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ss triple helix - Spring 2021,  End of life developments

End of life developments

BMA poll and Irish bill yet again put pressure to legalise assisted suicide in the UK

Review by Mark Pickering, CMF Chief Executive


Pressure to legalise assisted suicide continues. The BMA members' poll, taken in February 2020 but only released in October 2020, is very significant, representing the views of 29,000 BMA members. As noted at the time: '40 per cent of respondents wanted the BMA to actively support attempts to change the law to legalise assisted suicide, 33 per cent favoured opposition, and 21 per cent felt the BMA should adopt a neutral position.' [1]

Behind those headlines lies more nuanced detail. Students and retired doctors (ie those not making clinical decisions) were most likely to support legalising assisted suicide, while those in specialities such as palliative and elderly care (where regular end of life discussions and decisions take place) were least likely to support law change. Nevertheless, this is the first time that a formal UK medical poll has put legalising assisted suicide as its most favoured choice.

The results do not change BMA policy, leaving the Association in an uncomfortable limbo. With COVID-19 cancelling the usual four-day annual meetings for both 2020 and 2021, it is still uncertain when the BMA will be able to give these results the proper attention to debate and agree a policy.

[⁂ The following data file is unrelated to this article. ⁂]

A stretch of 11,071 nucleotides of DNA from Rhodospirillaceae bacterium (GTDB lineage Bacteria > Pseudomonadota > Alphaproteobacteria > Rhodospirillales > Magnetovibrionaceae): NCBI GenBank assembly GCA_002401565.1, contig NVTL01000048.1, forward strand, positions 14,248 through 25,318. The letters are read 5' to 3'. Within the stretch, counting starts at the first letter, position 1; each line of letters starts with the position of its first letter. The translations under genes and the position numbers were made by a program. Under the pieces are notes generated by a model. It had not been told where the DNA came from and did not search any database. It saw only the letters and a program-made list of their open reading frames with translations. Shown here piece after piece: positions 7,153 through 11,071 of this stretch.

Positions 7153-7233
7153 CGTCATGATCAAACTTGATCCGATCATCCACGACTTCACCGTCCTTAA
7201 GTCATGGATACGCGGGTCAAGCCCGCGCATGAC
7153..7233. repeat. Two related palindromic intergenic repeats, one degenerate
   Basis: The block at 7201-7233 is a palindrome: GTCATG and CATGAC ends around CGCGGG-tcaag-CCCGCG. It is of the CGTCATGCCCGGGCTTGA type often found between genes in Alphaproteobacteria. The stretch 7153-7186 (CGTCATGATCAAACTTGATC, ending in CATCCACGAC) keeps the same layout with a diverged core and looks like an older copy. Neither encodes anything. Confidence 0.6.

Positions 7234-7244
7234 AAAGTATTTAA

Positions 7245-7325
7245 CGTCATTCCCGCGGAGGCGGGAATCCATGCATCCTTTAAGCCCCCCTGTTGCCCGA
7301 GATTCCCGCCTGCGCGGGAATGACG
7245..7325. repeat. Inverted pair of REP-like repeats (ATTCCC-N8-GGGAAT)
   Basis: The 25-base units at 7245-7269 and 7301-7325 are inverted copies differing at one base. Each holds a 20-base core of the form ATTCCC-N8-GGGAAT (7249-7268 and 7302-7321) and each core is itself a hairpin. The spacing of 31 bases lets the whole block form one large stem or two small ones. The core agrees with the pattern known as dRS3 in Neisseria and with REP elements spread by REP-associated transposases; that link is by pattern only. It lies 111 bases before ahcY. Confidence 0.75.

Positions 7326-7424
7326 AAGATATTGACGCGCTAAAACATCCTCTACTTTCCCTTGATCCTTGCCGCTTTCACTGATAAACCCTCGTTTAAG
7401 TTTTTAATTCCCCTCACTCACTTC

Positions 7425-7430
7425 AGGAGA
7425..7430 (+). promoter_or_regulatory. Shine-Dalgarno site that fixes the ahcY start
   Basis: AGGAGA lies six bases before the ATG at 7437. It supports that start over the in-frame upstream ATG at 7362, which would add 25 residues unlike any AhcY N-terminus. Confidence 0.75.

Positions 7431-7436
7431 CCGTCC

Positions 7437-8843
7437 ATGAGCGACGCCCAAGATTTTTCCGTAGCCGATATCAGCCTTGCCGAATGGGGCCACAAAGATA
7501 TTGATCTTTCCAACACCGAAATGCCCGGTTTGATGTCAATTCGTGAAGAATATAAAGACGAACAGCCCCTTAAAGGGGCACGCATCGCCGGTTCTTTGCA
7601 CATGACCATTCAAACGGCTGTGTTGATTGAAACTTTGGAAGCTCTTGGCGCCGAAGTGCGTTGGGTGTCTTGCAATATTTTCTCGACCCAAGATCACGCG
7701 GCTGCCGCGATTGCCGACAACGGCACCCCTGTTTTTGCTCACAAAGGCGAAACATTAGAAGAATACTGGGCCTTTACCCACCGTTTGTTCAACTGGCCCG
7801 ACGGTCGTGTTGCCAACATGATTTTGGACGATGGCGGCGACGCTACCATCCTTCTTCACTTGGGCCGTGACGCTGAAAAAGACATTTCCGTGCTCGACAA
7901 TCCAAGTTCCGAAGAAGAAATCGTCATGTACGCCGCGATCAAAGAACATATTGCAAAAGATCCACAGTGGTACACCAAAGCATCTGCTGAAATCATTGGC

Meanwhile, heavy pressure continues in both Westminster and Holyrood. Another bill is expected soon after the Scottish elections in May. Supporters of assisted suicide in Westminster regularly put questions to ministers, call for reviews, and lay plans for either amending government bills or placing a private members bill. Continual vigilance is required, but we are encouraged by a renewed degree of collaboration between our partner groups and both MPs and Peers who oppose the legalisation of assisted suicide.

The Republic of Ireland's 'Dying with Dignity' Bill' [2] is currently at committee stage in the Irish Parliament, the Oireachtas. Even more worryingly, the bill extends eligibility to those 'resident on the island of Ireland' for one year. This would include UK citizens living in Northern Ireland and would therefore bring in assisted suicide to part of the UK without ever passing in a UK Parliament or Assembly! The bill is currently considering submissions by a range of groups, including CMF. [3] We must pray that Irish lawmakers will at least amend that clause, and hopefully reject the bill as a whole.

We urge CMF members to pray and engage with colleagues, politicians, and the BMA as appropriate. Contact jennie.pollock@cmf.org.uk to get more involved or to sign up for our regular Public Policy e-News.

References

1. Fouch S. The headline figures don't tell the whole story in the BMA assisted suicide poll. CMF Blogs, 9 October 2020. cmf.li/3nvMdkI

2. Dying with Dignity Bill 2020. Tithe an Oireachtas, 21 October 2020. bit.ly/3kAAFLP

3. Thomas R. Committee on Justice, Irish Government: Dying with Dignity Bill 2020. Submission by CMF, 1 February 2021. cmf.li/3ri0Zgg


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